Street sleepers compensated HK$100 each after govt officers threw away their belongings
The Leisure and Cultural Services Department was ordered by a tribunal on Tuesday to compensate nine street sleepers HK$100 each, after staffers and police threw away their belongings in an operation in Sham Shui Po in 2019.
The sleepers were happy about the “late justice”, but admit they can't buy much with the symbolic HK$100.
The operation in question took place on December 21, 2019, at Tung Chau Street Park where the nine usually stayed. Staffers from the department and anti-riot cops ordered the street sleepers – most of them were not present at that time – to clear of all their belongings in three minutes without prior notice.
Staffers then removed street sleepers' belongings and put everything into 12 trolleys near a squash court. They also threw away any item that were not retrieved by them three days after.
The street sleepers, with help from the Society for Community Organization (SoCO), then sued the government and requested compensation ranging between HK$2,000 and HK$13,290. Secretary for Justice Teresa Cheng Yeuk-wah was listed as the defendant in this case.
In the Small Claims Tribunal on Tuesday, adjudicator Arthur Lam Hei-wei said the department became the non-voluntary trustee of street sleepers' possessions as they cleared them off the park.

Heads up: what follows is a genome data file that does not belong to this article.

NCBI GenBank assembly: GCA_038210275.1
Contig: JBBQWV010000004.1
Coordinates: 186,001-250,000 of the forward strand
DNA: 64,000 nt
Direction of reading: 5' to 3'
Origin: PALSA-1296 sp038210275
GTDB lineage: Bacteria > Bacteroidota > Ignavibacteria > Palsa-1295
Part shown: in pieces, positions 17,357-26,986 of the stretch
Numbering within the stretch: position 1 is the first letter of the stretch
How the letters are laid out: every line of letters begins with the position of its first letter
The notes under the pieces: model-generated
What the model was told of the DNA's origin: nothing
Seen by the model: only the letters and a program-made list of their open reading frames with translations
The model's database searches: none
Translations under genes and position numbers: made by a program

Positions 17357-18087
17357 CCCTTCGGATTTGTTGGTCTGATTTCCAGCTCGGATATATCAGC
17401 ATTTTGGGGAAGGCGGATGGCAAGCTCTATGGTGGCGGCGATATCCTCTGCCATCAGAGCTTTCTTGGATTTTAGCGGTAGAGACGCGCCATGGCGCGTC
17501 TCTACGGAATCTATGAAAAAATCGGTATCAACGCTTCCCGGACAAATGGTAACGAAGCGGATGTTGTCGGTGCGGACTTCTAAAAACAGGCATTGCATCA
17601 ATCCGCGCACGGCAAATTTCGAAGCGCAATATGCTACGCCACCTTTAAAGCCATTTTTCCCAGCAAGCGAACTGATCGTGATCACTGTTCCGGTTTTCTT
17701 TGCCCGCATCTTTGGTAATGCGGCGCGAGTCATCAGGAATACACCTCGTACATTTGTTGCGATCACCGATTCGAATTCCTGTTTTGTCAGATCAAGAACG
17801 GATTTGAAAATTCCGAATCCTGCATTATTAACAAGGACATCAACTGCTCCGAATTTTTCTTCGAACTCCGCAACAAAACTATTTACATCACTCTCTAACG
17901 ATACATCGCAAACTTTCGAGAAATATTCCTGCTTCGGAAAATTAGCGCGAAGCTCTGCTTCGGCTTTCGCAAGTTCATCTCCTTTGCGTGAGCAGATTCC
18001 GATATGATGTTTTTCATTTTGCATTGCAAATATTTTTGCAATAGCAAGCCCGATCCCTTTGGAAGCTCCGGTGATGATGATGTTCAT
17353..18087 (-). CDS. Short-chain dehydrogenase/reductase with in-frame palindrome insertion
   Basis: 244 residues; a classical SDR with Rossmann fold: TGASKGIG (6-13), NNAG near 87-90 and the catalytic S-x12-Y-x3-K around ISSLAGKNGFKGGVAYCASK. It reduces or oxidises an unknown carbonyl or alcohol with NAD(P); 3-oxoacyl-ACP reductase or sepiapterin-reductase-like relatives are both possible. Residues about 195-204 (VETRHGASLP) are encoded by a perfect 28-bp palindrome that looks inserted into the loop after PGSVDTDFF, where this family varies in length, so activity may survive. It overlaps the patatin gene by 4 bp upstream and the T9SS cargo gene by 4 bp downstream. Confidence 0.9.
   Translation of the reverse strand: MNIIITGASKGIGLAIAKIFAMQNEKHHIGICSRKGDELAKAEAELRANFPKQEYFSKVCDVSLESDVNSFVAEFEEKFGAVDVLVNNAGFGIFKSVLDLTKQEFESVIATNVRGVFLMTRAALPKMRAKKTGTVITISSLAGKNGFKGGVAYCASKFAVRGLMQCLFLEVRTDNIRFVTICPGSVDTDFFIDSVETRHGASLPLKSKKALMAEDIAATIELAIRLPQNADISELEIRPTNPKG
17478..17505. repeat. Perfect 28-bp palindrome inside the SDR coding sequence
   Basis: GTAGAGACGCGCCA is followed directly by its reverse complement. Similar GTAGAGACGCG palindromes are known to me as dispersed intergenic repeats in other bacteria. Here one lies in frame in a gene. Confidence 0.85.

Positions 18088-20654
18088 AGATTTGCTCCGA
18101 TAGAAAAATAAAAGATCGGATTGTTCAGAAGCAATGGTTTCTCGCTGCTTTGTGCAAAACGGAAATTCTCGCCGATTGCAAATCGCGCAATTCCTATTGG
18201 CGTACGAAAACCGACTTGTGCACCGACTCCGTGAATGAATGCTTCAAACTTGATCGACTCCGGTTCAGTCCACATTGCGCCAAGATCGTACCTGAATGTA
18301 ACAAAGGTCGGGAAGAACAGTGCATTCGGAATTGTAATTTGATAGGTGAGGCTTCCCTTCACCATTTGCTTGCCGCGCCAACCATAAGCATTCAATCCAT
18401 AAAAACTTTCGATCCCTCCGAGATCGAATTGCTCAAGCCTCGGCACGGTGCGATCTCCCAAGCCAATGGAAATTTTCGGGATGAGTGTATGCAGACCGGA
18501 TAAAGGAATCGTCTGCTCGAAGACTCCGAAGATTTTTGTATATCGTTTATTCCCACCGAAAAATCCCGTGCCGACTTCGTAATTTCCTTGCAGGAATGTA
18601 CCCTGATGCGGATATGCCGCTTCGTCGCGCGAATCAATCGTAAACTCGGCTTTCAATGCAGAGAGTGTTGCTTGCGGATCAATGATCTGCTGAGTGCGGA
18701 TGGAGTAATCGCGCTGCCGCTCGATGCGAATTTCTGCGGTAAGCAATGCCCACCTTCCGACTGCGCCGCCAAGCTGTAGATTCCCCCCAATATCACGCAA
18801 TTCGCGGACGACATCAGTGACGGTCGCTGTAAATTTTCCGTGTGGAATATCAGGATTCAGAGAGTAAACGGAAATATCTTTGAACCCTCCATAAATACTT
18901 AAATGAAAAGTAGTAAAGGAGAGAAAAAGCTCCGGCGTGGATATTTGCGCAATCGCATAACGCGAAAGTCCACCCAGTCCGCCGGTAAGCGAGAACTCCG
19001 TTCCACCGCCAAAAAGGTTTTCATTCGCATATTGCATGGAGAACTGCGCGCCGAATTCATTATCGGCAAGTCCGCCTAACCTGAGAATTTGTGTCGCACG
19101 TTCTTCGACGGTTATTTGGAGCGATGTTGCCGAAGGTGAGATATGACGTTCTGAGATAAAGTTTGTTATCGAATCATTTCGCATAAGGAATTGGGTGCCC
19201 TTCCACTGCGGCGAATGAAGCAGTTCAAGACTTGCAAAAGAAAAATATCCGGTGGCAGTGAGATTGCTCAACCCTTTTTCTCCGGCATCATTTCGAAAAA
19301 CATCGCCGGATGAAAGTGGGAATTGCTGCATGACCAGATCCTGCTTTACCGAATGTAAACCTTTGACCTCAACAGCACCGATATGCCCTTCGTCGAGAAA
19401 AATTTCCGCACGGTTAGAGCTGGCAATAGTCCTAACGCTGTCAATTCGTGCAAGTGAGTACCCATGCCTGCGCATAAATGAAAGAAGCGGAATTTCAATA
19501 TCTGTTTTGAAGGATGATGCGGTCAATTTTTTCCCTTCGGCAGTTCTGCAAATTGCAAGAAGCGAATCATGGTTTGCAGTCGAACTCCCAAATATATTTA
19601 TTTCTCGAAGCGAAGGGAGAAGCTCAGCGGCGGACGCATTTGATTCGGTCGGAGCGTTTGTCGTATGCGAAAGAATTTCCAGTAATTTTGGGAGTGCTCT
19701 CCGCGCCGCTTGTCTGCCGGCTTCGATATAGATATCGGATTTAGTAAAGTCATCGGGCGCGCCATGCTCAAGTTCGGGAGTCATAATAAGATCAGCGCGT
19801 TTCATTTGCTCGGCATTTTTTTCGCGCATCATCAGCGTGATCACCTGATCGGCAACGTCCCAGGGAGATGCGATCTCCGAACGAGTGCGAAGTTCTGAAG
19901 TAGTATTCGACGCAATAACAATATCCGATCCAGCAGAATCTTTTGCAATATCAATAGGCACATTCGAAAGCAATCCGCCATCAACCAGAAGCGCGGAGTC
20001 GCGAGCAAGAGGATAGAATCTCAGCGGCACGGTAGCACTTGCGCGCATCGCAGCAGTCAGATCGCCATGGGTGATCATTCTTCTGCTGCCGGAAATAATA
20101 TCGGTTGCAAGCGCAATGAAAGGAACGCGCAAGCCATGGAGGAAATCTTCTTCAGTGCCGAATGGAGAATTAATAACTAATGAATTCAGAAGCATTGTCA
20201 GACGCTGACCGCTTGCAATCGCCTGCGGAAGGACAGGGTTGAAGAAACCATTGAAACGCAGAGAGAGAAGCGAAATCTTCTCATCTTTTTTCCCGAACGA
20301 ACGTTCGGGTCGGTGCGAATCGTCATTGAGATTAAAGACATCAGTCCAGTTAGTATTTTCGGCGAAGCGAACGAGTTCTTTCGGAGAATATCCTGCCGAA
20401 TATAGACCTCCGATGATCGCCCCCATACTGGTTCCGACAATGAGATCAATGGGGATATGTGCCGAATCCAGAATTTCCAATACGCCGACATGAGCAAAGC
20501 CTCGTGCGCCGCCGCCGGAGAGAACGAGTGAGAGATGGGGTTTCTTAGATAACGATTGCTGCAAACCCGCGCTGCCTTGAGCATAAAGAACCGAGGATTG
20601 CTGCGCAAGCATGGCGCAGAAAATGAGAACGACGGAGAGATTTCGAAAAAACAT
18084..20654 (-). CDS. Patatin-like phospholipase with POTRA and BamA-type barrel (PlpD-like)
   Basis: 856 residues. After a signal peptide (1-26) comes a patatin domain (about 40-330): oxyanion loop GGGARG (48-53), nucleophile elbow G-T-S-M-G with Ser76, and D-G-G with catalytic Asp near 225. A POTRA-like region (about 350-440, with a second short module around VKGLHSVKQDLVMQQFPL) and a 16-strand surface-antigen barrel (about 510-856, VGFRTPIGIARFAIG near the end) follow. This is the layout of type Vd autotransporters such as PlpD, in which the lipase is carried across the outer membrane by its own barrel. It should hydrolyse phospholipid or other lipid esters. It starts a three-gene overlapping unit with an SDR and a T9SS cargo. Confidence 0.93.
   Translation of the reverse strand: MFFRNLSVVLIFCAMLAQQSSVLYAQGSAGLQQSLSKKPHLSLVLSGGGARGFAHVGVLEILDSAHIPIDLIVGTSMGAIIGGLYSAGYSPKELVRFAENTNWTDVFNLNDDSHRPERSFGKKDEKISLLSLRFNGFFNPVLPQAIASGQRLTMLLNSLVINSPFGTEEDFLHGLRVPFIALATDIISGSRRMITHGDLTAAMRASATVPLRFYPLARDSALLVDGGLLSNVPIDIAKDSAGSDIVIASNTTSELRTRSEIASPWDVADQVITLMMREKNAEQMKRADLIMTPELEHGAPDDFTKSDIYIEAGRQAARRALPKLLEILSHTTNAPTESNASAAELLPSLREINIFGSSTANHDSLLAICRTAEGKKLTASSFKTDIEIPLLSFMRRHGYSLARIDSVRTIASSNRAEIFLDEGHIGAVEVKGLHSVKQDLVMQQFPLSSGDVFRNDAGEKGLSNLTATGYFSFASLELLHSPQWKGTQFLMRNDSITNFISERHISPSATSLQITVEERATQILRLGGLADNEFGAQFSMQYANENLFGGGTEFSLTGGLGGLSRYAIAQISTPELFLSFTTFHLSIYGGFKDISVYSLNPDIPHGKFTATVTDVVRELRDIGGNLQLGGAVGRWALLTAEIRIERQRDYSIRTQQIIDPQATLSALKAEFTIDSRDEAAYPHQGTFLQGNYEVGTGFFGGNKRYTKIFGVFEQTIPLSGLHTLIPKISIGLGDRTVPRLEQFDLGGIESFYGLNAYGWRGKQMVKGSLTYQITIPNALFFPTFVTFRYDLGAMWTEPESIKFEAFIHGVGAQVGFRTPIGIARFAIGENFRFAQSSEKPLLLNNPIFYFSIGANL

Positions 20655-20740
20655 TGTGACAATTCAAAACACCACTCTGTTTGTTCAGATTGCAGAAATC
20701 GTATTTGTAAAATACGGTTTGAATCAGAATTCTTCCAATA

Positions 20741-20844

The “reasonable care” the department exercised didn't fit the requirements stated by the law, Lam continued, for staffers didn't take photos, categorize the items for street sleepers nor keep any records.
The department's explanation that those street sleepers didn't search for their belonging thoroughly and carefully was not supported by fact, Lam also said.
He slammed the department was being too harsh and unreasonable for asking street sleepers, some of whom were old and disabled, to dig into one-meter bin trolleys to find their own belongings.
Lam also dismissed the department's claim that they had no obligation to search for the true owners of those items.
However, Lam said the nine street sleepers failed to provide any receipt and rejected their claims regarding the value of their lost items.
He then ordered the department to make a “symbolic” compensation of HK$100 to each street sleeper, while the legal fees will be split equally between the two parties.
Ng Wai-tung, a community organizer of SoCO, was satisfied after hearing the judgment and described the ruling as “late justice.” He criticized the department for not taking pictures of the confiscated possessions of the street sleepers, and was worried the government would appeal against the ruling.
One of the street sleepers surnamed Chan said it wasn't about the compensation but justice. He also pointed out that he could hardly buy anything with only HK$100.